When this litigation comes before the Supreme Court later this year - as it almost certainly will - the Court will be forced to weigh the interests and rights of the national parties against the interests and rights of the States and the People to set their own elections, at their own expense, according to their own schedules and interests.

The only way for this issue to be resolved other than through a Supreme Court ruling, then, will be if the Congress passes a law regulating the scheduling of the Primary contests. This would also require a Presidential signature, or at least lack of a veto, taking the issue entirely out of the hands of both the Parties and the States.

I would say that the chances of such a law passing this Congress, in these politically overheated times, is pretty close to zero.

This issue is already being litigated - a Democratic Party activist in Florida has already filed a Federal lawsuit against the DNC. I imagine that the State of Florida, likely joining in with the States of Michigan and Wyoming, will likewise file their own lawsuits that may or may not be combined with the existing private citizen lawsuit.

Hold on to your hats, folks. Depending upon how the litigation proceeds, the Dem candidates may very well recant their allegiance to the DNC. If they don't do that soon, the Dems will hand the 2008 election to the Republicans, who cannot lose with both Florida and Michigan on the red side of the tally ... plus there's also the tantalizing prospect of California voters passing the referendum to allocate the State's electoral votes by Congressional District.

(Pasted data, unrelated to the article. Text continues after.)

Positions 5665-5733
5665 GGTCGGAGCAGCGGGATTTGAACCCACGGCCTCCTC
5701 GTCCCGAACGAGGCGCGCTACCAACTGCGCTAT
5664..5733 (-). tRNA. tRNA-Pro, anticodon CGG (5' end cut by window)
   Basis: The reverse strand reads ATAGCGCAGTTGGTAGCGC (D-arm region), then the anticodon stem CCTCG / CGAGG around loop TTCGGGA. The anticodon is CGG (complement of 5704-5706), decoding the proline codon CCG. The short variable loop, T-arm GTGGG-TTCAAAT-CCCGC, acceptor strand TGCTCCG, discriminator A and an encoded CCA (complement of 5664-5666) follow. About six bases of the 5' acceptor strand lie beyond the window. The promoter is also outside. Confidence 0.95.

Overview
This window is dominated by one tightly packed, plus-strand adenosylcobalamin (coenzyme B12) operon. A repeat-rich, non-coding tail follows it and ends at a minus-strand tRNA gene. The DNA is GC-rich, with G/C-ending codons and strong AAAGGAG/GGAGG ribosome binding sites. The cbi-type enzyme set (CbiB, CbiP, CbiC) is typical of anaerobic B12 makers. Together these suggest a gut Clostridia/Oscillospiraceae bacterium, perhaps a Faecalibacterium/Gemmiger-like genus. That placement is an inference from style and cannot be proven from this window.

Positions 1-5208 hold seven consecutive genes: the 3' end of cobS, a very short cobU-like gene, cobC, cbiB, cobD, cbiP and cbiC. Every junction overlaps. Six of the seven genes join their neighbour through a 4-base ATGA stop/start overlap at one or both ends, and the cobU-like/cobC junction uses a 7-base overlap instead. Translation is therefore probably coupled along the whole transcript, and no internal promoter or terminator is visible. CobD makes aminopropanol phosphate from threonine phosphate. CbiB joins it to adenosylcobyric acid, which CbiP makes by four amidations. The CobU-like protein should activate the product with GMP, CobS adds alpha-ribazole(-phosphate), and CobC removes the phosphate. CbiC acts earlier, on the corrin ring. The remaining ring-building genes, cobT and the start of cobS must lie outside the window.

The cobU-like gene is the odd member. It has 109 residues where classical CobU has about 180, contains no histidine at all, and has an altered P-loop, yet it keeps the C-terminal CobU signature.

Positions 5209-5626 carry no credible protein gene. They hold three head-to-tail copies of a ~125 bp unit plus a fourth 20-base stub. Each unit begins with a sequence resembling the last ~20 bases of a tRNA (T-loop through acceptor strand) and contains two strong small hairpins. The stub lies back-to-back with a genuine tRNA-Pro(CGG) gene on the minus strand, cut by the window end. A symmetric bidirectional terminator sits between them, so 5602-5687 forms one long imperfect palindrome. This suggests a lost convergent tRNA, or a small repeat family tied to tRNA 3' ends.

All manner of predictability to the 2008 elections, such as it may have been, is now out the window. It will be fun to watch!

Posted by Lew | September 2, 2007 12:32 PM

I agree with Brian, let it fail! I would only add that public money should NEVER go to fund political parties or any other private entity, for that matter.

I am convinced that one of the worst innovations of the so-called "Progressive Era" was the public primary election to determine party endorsements. A hundred years after the fact, we now have this insane mud-wrestling match/pandering contest called a "campaign", at the end of which each party will hold a completely meaningless national convention to celebrate the endorsement of a candidate they didn't choose. Political parties are private organizations in the same sense that the NAACP or the Sierra Club are private organizations, so why on earth can't they endorse whomever they choose by their own rules?

Why do they have to endure the insanity of having their endorsements jammed down their throats by a mass of "BarcaLounger Warriors" who never showed up at a caucus or a town-hall meeting or contributed one red cent or one minute of their time?